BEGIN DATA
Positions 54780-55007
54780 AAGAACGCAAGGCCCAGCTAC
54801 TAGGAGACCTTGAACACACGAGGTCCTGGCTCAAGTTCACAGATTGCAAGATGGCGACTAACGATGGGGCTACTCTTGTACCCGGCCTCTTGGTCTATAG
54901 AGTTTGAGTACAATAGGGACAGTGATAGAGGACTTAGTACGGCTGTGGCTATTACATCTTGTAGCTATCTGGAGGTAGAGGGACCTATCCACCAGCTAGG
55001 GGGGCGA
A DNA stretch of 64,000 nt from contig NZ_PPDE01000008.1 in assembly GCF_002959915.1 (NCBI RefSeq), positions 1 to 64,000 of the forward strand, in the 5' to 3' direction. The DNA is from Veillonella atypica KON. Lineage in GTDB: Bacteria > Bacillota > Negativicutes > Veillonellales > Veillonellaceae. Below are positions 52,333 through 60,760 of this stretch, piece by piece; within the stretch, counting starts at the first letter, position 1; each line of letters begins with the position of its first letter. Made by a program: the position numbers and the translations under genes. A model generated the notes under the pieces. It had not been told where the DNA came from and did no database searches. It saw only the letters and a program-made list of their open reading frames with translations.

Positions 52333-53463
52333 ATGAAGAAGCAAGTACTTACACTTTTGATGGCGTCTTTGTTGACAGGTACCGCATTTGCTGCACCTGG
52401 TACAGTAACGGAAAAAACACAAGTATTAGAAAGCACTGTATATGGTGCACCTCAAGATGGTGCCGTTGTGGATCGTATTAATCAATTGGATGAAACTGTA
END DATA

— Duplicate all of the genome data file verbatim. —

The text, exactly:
Positions 54780-55007
54780 AAGAACGCAAGGCCCAGCTAC
54801 TAGGAGACCTTGAACACACGAGGTCCTGGCTCAAGTTCACAGATTGCAAGATGGCGACTAACGATGGGGCTACTCTTGTACCCGGCCTCTTGGTCTATAG
54901 AGTTTGAGTACAATAGGGACAGTGATAGAGGACTTAGTACGGCTGTGGCTATTACATCTTGTAGCTATCTGGAGGTAGAGGGACCTATCCACCAGCTAGG
55001 GGGGCGA
A DNA stretch of 64,000 nt from contig NZ_PPDE01000008.1 in assembly GCF_002959915.1 (NCBI RefSeq), positions 1 to 64,000 of the forward strand, in the 5' to 3' direction. The DNA is from Veillonella atypica KON. Lineage in GTDB: Bacteria > Bacillota > Negativicutes > Veillonellales > Veillonellaceae. Below are positions 52,333 through 60,760 of this stretch, piece by piece; within the stretch, counting starts at the first letter, position 1; each line of letters begins with the position of its first letter. Made by a program: the position numbers and the translations under genes. A model generated the notes under the pieces. It had not been told where the DNA came from and did no database searches. It saw only the letters and a program-made list of their open reading frames with translations.

Positions 52333-53463
52333 ATGAAGAAGCAAGTACTTACACTTTTGATGGCGTCTTTGTTGACAGGTACCGCATTTGCTGCACCTGG
52401 TACAGTAACGGAAAAAACACAAGTATTAGAAAGCACTGTATATGGTGCACCTCAAGATGGTGCCGTTGTGGATCGTATTAATCAATTGGATGAAACTGTA